Practical Sharpness-Aware Minimization Cannot Converge All the Way to Optima

Part of Advances in Neural Information Processing Systems 36 (NeurIPS 2023) Main Conference Track

Bibtex Paper


Dongkuk Si, Chulhee Yun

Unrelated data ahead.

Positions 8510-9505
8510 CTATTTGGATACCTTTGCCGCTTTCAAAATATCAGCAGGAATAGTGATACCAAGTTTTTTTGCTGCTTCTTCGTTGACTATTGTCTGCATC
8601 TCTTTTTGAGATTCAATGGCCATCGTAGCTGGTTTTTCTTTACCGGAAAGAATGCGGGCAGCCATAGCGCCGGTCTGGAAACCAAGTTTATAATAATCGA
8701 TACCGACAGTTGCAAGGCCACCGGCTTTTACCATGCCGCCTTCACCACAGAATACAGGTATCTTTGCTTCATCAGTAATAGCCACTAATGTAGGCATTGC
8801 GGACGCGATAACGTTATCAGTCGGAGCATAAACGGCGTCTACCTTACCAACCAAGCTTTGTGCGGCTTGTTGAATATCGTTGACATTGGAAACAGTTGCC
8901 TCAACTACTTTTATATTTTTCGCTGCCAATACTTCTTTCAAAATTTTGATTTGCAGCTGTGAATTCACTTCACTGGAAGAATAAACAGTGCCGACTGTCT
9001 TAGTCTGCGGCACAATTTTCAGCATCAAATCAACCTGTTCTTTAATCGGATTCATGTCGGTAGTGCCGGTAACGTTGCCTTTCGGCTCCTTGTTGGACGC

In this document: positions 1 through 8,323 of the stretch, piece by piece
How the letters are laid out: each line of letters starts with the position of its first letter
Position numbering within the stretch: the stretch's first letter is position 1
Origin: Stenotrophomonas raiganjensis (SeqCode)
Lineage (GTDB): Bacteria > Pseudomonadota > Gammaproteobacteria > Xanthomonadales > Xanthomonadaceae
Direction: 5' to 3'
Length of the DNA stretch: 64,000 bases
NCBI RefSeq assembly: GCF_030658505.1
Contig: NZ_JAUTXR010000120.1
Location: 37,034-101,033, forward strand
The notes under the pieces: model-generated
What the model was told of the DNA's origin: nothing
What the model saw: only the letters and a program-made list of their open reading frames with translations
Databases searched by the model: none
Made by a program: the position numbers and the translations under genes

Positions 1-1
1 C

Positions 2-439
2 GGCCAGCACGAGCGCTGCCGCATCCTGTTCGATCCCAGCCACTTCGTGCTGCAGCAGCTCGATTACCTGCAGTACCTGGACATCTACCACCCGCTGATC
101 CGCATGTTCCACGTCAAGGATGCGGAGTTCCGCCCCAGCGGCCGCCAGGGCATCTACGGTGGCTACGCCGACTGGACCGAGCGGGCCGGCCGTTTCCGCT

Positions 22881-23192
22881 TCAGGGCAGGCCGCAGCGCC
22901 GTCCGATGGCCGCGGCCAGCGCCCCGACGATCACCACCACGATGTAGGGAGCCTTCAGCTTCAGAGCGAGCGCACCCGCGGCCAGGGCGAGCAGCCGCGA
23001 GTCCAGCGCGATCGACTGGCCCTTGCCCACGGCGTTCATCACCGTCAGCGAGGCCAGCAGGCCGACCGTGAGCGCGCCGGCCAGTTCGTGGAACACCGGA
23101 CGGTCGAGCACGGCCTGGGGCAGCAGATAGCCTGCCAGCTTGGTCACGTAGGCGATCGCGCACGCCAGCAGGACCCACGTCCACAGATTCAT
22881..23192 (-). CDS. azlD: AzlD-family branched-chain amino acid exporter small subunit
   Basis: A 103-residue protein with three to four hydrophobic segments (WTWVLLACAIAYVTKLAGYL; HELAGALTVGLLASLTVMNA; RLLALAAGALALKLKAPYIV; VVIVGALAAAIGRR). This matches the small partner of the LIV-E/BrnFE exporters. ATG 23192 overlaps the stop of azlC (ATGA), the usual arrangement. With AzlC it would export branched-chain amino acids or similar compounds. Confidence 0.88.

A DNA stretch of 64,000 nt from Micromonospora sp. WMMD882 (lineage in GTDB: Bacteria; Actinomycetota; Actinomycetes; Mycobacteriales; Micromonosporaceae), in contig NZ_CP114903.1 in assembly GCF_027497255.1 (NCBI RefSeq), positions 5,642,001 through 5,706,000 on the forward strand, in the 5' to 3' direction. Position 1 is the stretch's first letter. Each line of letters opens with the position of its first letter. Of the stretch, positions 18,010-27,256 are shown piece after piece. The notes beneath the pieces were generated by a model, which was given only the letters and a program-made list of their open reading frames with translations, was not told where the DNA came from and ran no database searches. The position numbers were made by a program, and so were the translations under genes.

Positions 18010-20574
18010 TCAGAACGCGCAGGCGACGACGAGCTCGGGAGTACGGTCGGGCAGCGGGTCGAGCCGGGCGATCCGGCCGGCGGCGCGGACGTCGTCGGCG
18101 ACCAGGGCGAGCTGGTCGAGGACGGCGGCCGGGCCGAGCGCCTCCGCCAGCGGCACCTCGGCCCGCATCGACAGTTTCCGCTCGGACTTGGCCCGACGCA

Sharpness-Aware Minimization (SAM) is an optimizer that takes a descent step based on the gradient at a perturbation $y_t = x_t + \rho \frac{\nabla f(x_t)}{\lVert \nabla f(x_t) \rVert}$ of the current point $x_t$. Existing studies prove convergence of SAM for smooth functions, but they do so by assuming decaying perturbation size $\rho$ and/or no gradient normalization in $y_t$, which is detached from practice. To address this gap, we study deterministic/stochastic versions of SAM with practical configurations (i.e., constant $\rho$ and gradient normalization in $y_t$) and explore their convergence properties on smooth functions with (non)convexity assumptions.Perhaps surprisingly, in many scenarios, we find out that SAM has limited capability to converge to global minima or stationary points.For smooth strongly convex functions, we show that while deterministic SAM enjoys tight global convergence rates of $\tilde \Theta(\frac{1}{T^2})$, the convergence bound of stochastic SAM suffers an inevitable additive term $\mathcal O(\rho^2)$, indicating convergence only up to neighborhoods of optima.In fact, such $\mathcal O(\rho^2)$ factors arise for stochastic SAM in all the settings we consider, and also for deterministic SAM in nonconvex cases; importantly, we prove by examples that such terms are unavoidable.Our results highlight vastly different characteristics of SAM with vs. without decaying perturbation size or gradient normalization, and suggest that the intuitions gained from one version may not apply to the other.